In Jacob’s Shoes receives requests for supplies for children, typically through agencies or social workers.

“We work with agencies; we do not work directly with the families or children for several reasons, one being we’d have to vet everybody again,” she said. “How many times do you really want to make families go through this? If the request comes from social workers, agencies, schools, they don’t have to go through the process, they’ve already been vetted.”

Groups that would like to become involved need to register, provide proper paperwork, then can request supplies, as often as they need.

For those in need, there are many organizations that can help listed at For those looking to help, volunteers are always needed.

“It’s a team effort. We have a couple of people who work here in the warehouse, and the volunteers,” Chusid said. “We couldn’t do it without our volunteers and the support of the community. It’s unimaginable how wonderful everybody is and how everybody helps.”

In Jacob’s Shoes has a wish list on its web site for Amazon and Walmart, and accepts monetary donations as well as donations of new or gently used shoes.

Donations, Chusid said, are extremely important.

“For the older kids, they don’t want to be seen as different, they want to blend in… It’s like with women, you look at the shoes and the purse,” she said. “Kids look at the shoes, and if they don’t have a decent pair of sneakers on, they’ll get bullied or picked on.”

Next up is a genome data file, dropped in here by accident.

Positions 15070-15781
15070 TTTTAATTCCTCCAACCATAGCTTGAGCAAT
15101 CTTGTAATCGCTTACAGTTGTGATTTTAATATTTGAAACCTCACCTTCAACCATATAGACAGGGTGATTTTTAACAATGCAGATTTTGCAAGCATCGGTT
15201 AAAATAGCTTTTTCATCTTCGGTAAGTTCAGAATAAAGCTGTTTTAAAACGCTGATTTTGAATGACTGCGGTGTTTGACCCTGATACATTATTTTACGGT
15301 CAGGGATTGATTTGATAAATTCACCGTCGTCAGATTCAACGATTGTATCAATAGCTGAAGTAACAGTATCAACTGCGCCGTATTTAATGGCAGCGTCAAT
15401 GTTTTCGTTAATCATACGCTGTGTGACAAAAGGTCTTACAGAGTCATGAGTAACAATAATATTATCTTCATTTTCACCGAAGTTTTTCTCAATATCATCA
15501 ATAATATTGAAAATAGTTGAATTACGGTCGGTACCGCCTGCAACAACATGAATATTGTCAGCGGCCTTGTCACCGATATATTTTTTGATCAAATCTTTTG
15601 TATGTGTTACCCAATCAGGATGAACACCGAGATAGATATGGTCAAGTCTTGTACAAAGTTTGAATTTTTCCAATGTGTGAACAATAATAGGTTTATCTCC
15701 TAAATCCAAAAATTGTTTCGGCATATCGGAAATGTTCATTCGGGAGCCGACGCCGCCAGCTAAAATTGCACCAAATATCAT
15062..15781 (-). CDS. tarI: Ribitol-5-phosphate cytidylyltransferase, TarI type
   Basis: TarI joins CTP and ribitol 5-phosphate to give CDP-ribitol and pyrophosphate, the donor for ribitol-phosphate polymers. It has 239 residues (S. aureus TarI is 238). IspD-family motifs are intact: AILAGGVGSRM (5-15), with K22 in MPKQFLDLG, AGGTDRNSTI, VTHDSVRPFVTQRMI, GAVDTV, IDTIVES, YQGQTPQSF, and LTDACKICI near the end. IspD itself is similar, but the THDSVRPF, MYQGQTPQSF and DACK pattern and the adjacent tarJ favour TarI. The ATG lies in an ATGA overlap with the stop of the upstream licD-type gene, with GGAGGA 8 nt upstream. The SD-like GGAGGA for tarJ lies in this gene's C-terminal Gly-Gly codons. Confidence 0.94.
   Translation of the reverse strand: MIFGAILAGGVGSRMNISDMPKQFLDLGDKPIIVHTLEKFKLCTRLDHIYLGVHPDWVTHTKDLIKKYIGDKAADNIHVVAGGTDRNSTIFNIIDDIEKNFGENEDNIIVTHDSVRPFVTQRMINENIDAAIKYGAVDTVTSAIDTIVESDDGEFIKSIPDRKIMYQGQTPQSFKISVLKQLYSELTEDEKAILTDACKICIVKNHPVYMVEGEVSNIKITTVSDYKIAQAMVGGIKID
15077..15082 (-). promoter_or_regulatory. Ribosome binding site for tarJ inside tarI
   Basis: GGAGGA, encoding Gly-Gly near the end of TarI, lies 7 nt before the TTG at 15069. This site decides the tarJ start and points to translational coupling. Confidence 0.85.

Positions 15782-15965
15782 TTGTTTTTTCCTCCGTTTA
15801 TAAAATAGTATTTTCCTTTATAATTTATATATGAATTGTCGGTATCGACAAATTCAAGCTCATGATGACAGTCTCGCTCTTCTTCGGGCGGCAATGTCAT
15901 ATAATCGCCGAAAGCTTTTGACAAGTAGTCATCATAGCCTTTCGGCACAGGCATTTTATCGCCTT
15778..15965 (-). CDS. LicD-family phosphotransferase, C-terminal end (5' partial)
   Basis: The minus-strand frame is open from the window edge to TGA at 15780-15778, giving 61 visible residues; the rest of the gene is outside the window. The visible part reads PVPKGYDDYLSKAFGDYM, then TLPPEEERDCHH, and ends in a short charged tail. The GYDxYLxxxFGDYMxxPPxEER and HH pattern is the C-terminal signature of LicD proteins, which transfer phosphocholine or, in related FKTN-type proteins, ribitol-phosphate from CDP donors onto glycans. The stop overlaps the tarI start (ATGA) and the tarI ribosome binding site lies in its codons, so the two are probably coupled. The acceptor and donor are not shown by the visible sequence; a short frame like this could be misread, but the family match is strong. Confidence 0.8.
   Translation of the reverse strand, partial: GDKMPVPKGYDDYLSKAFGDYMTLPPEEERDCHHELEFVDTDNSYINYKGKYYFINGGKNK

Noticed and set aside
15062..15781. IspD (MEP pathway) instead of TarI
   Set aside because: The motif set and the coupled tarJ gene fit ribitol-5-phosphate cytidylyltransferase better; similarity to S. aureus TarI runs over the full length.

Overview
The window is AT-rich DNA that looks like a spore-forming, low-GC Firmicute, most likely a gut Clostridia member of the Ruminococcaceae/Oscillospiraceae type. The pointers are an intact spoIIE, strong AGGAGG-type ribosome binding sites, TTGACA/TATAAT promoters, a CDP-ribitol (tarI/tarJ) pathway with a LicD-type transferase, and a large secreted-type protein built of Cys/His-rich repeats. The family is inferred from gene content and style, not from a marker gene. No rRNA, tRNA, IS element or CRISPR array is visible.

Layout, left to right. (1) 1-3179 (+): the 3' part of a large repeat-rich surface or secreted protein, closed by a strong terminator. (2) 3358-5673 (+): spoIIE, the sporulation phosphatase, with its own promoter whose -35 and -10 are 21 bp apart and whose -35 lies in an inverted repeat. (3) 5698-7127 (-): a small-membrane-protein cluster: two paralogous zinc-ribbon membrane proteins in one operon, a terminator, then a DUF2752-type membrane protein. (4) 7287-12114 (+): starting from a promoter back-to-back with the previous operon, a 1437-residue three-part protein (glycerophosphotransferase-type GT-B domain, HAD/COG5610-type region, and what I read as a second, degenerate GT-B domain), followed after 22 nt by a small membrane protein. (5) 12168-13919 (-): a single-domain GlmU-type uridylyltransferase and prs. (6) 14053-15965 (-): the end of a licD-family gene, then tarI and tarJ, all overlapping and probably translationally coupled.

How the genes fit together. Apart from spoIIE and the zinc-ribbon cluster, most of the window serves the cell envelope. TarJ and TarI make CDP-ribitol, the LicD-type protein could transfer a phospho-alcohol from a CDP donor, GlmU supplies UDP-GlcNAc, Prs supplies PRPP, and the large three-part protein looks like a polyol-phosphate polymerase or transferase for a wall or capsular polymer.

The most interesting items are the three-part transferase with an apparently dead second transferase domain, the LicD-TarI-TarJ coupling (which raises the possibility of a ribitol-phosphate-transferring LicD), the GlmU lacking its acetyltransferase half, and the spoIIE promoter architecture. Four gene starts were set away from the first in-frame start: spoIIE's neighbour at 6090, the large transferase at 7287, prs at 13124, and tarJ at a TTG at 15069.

In Royal Palm Beach, In Jacob’s Shoes works with Grandma’s Place, and Grandma’s Place is one of the locations where donations can be dropped off. Appointments should be made prior to dropping off any donations.

In Jacob’s Shoes also works closely with the Palm Beach County Sheriff’s Office, providing sneakers for children in summer camps. They also donate for back-to-school events. “We’re not a back-to-school place; we’re year-round. We’re 365. We’re always open,” Chusid said.

Recently, the Wycliffe Charities Foundation awarded a grant to In Jacob’s Shoes.